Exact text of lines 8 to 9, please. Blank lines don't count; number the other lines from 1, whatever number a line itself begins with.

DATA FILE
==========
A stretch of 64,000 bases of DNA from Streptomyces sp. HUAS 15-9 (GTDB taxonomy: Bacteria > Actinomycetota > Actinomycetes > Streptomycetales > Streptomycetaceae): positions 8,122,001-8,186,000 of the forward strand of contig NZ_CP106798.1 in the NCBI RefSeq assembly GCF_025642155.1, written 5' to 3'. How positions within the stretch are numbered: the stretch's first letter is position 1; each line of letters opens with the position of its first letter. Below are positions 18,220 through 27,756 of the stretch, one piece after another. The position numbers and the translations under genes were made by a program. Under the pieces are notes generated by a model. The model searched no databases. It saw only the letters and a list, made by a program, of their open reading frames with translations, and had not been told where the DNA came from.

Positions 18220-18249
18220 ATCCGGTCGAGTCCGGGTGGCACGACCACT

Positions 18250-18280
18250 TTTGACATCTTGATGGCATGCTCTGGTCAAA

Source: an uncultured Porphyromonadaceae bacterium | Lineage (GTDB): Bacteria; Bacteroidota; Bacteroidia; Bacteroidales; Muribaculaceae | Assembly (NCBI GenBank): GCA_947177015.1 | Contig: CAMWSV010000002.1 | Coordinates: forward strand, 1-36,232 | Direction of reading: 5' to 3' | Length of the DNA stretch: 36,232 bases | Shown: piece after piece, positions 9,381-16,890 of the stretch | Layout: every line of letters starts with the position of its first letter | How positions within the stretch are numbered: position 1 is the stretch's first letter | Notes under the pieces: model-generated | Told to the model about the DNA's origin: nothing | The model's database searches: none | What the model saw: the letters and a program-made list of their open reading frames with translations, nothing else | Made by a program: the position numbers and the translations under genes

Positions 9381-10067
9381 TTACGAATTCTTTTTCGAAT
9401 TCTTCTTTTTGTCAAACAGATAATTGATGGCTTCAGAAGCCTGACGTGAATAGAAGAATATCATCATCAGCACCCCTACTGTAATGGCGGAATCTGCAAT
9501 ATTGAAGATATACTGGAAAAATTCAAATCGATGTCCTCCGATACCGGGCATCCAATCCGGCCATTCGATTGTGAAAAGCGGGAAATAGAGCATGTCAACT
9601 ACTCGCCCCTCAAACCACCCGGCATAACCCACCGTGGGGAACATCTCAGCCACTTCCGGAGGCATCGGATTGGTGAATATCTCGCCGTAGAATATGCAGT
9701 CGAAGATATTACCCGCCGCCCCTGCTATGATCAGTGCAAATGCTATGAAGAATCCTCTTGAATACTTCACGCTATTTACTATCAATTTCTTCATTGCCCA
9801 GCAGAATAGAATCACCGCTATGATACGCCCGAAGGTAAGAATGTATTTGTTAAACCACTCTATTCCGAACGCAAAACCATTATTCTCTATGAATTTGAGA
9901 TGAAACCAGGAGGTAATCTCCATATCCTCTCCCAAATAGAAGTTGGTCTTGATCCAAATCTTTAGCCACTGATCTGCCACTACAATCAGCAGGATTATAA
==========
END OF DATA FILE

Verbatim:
9381 TTACGAATTCTTTTTCGAAT
9401 TCTTCTTTTTGTCAAACAGATAATTGATGGCTTCAGAAGCCTGACGTGAATAGAAGAATATCATCATCAGCACCCCTACTGTAATGGCGGAATCTGCAAT